7 Tips for Professional Growth

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Joe Dispenza


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Are you still thinking about how to grow professionally? Being an indispensable employee can make a difference: it depends on the level of commitment and how much we are willing to get involved. Here are 7 tips for professional growth.

1. Become the CEO of your career

Take ownership of your role and how you want to develop it. Not sure where to start? Look at your colleagues and ask yourself: Who are the best and most talented people in their role and how do they achieve their results? Make a list of these skills you need (or have) and then answer these questions:

Where do I want to improve?

What actions do I need to take to improve?

Who can help me during this growth?

Then take your list of questions and your answers you gave, and ask your manager what he thinks. Expect a conversation about what can be done to improve (your position, career, and job) within the broader context of the company, without qualms or fears.

2. Use emotional intelligence

Life as an addict fluctuates between ups and downs. Everyone has the ability to become an expert in their field; the key is to master the ability to work with people and find comfort in uncertainty. These are the best skills for being successful at work and being a model employee.

Embracing an innovative mindset means being an employee able to think about the work you do with new eyes and the willingness to reinvent yourself through a strong commitment to continuous learning. It also means living a commitment to inclusion and diversity, because innovation requires diversity of thought and experience, and makes everyone stronger.

3. Recognize failure

Failure can be a good thing. Failure is a valuable learning opportunity that spurs growth and innovation.

As an employee, you don't have to be afraid to try something that has never been done before - looking critically at the tools and processes in place helps us to test what they are and what they could be. I realize this may be easier said than done, especially in a culture where it may not be so safe to fail. But in this case, do what you can to push your idea, on your team.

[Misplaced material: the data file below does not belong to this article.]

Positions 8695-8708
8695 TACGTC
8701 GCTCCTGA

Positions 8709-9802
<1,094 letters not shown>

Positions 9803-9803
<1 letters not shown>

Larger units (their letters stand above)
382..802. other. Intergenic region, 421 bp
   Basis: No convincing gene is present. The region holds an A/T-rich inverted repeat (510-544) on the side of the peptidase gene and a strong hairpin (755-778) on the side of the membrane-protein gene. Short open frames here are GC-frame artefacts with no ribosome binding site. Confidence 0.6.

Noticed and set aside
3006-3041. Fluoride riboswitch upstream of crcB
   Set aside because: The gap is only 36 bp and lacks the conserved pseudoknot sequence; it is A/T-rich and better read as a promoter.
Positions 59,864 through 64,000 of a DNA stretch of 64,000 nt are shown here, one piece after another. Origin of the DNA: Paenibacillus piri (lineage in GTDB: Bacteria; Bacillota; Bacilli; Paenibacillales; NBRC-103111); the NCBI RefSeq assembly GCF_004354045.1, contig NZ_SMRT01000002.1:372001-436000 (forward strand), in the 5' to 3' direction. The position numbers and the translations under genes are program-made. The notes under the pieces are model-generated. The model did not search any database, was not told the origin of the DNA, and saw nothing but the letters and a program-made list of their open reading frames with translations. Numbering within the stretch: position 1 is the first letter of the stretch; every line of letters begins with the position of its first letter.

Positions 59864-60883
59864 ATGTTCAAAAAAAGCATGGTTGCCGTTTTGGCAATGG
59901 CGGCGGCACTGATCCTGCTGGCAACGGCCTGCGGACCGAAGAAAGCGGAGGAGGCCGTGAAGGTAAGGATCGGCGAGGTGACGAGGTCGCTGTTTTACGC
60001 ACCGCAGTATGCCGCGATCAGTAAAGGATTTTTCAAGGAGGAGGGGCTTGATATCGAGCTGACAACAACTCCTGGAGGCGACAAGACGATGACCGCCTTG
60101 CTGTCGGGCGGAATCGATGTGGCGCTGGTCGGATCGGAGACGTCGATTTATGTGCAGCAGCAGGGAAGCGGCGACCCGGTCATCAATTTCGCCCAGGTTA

Doing so will not only help you improve as an employee, but also elevate your team and organization.

4. Get enough rest

Try to get eight hours of sleep every night. Sleep sharpens our memory, helps us learn more and make better decisions, and also prevents long-term health risks.

So do yourself a favor: put your phone down and go to bed. You will be more productive at work and on the way to living a longer, healthier life.

5. Shape the environment in the office

As soon as this pause is over, we will return to slow normalcy. With it will return your life as an employee who goes - hopefully a few times less - to the office. You need to make your office work for you, figuring out how, when, and where to be most productive in this environment.

For example, if you are a morning person, consider entering the office an hour earlier (at this time, open the PC from home ...) to do some work, or talk to your manager and propose to test that new video conferencing platform if it will lead to an increase in your productivity.

Finally, consider taking advantage of telephone rooms or other private areas to avoid the pitfalls of the open-plan office.

6. Evaluate your performance

You can't change what you don't see. We all have blind spots, so developing the practice of asking your peers for feedback can be a great way to better understand what kind of professional you are.

7. Make effective communication your priority

Professional growth is also a question of communication. Clear and regular communication with your colleagues and your manager will define you as a reliable and effective person, and will give you the opportunity to update others on your activities and achievements. Get in the habit of regularly communicating what you are working on to your manager and colleagues, asking them what you can help them with.

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